CB Tuning

Topic 31079 | Page 1

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Andrey's Comment
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I have some points on my Pilot card, and would like to install a CB radio. I am not very picky about it, all cheap electronics are more or less the same... many people say they like their Cobra, so if Pilot has it, let it be Cobra. My question is about tuning. Is it something you can do yourself or it requires an expert? Also, I see an antenna in my truck, not sure whether it is a factory Volvo equipment or aftermarket. If it is original, how good it is? Does it make sense to upgrade? I think that 5 miles on a highway is what I need.

Steppenwolf 's Comment
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Hi. Get the Cobra Holds it's value and is a great CB.

Should come pre tuned so just hook it up to the antenna and power. Try it out should work fine.

Never had any problem with both my trucks and sticking CB in. Worked fine, I Think the mechanics at shop could help you if there is a problem.

Good luck, stay safe Steppinwolf

Robert B. (The Dragon) ye's Comment
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The radio comes set up from the factory although many will spend a few extra bucks to have it fine tuned which will improve overall performance. The antenna is relatively unimportant as the coax cable is generally the culprit when a radio isn’t working to full potential. A lot of people get a bit confused thinking the radio gets tuned to the antenna and that’s simply not the case. The antenna has to be tuned to the truck for the radio to function at full capacity. The cb shop in Walcott Iowa (across the Highway from the Iowa 80) does a very good job of setting everything up and making sure it all functions properly. If you do need a new antenna, the Wilson 2000 is really all you need. Don’t worry about high wattage, it’s a scam and aluminum antennas are horrible conductors for RF signal. Copper coated with silver is your friend.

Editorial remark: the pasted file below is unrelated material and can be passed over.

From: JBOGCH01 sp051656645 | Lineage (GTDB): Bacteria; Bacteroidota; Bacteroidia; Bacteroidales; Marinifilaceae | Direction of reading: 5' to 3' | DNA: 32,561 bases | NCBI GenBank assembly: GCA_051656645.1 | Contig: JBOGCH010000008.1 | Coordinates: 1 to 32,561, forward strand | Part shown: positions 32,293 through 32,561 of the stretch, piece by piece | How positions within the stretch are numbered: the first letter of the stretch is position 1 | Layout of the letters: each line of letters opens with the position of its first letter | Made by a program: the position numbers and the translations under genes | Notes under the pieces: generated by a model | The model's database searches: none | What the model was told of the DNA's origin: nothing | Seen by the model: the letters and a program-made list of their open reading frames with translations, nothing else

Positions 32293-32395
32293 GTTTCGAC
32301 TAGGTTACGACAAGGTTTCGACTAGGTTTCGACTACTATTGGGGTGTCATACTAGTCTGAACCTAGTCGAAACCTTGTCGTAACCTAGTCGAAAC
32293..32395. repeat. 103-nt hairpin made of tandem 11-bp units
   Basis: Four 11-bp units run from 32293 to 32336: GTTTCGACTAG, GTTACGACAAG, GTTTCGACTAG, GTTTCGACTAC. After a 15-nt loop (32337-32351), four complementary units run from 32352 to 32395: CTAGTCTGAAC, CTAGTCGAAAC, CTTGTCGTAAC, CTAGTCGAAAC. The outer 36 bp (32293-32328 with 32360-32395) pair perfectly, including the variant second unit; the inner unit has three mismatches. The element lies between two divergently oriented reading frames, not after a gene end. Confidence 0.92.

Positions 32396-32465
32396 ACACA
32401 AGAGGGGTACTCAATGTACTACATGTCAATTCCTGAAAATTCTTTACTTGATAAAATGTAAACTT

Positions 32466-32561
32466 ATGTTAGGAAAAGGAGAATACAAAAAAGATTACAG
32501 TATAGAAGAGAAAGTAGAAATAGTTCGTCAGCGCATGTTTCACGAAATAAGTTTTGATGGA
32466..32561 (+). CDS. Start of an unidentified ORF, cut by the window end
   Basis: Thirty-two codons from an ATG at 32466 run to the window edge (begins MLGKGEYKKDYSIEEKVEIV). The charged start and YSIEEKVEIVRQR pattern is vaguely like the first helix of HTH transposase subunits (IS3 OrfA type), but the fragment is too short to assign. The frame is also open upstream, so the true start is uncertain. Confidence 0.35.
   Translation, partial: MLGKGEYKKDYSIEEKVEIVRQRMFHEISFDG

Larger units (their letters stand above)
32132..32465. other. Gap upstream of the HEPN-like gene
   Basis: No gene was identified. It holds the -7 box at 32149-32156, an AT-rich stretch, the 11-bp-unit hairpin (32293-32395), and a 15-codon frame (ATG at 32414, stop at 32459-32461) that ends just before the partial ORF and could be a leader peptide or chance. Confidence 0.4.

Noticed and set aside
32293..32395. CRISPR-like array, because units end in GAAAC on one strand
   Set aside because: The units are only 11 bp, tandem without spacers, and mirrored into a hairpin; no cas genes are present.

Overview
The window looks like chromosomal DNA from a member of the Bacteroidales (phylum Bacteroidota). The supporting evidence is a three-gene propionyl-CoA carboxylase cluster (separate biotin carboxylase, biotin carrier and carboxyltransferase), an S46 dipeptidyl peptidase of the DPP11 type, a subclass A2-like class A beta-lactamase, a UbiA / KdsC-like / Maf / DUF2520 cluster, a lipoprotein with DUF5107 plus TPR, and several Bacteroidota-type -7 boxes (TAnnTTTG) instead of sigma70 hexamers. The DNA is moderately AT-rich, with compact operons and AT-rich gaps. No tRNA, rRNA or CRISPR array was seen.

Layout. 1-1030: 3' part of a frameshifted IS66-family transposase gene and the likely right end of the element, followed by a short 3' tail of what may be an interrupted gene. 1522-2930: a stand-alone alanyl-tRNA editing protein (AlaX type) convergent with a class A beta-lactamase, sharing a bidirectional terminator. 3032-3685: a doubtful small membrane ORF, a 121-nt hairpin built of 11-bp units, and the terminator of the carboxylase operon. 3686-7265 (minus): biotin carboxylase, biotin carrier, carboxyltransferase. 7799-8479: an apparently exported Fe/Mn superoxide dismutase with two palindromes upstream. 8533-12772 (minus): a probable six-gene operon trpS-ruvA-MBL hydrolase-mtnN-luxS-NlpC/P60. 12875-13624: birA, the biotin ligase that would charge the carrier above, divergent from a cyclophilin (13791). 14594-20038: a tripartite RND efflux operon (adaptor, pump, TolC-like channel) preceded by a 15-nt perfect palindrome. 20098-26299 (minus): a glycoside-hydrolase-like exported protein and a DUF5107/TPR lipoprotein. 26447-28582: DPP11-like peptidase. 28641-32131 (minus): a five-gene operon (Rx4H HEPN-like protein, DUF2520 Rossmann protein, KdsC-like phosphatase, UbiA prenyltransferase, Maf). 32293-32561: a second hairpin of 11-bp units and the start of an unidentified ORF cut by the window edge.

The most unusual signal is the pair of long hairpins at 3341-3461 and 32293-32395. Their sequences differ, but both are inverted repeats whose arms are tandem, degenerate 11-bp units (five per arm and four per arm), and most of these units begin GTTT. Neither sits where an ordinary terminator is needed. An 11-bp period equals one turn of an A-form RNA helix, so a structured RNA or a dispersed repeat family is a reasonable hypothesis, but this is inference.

TCB's Comment
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A cb is a valuable tool and highly recommend. Especially in Winter driving conditions. I have been in situations where I knew to get off the Interstate , due closures, from listening to my CB. Those without a CB got stuck on the hwy, and had to spend the night there. As far as tuning, it usually also includes turning up the modulation to give more transmission power. Make sure that you choose a reputable tuner, who won’t over modulate it and turn it into a splatter box.

Interstate:

Commercial trade, business, movement of goods or money, or transportation from one state to another, regulated by the Federal Department Of Transportation (DOT).

HOS:

Hours Of Service

HOS refers to the logbook hours of service regulations.

OOS:

When a violation by either a driver or company is confirmed, an out-of-service order removes either the driver or the vehicle from the roadway until the violation is corrected.

EPU:

Electric Auxiliary Power Units

Electric APUs have started gaining acceptance. These electric APUs use battery packs instead of the diesel engine on traditional APUs as a source of power. The APU's battery pack is charged when the truck is in motion. When the truck is idle, the stored energy in the battery pack is then used to power an air conditioner, heater, and other devices

SeaDog's Comment
member avatar

The radio comes set up from the factory although many will spend a few extra bucks to have it fine tuned which will improve overall performance. The antenna is relatively unimportant as the coax cable is generally the culprit when a radio isn’t working to full potential.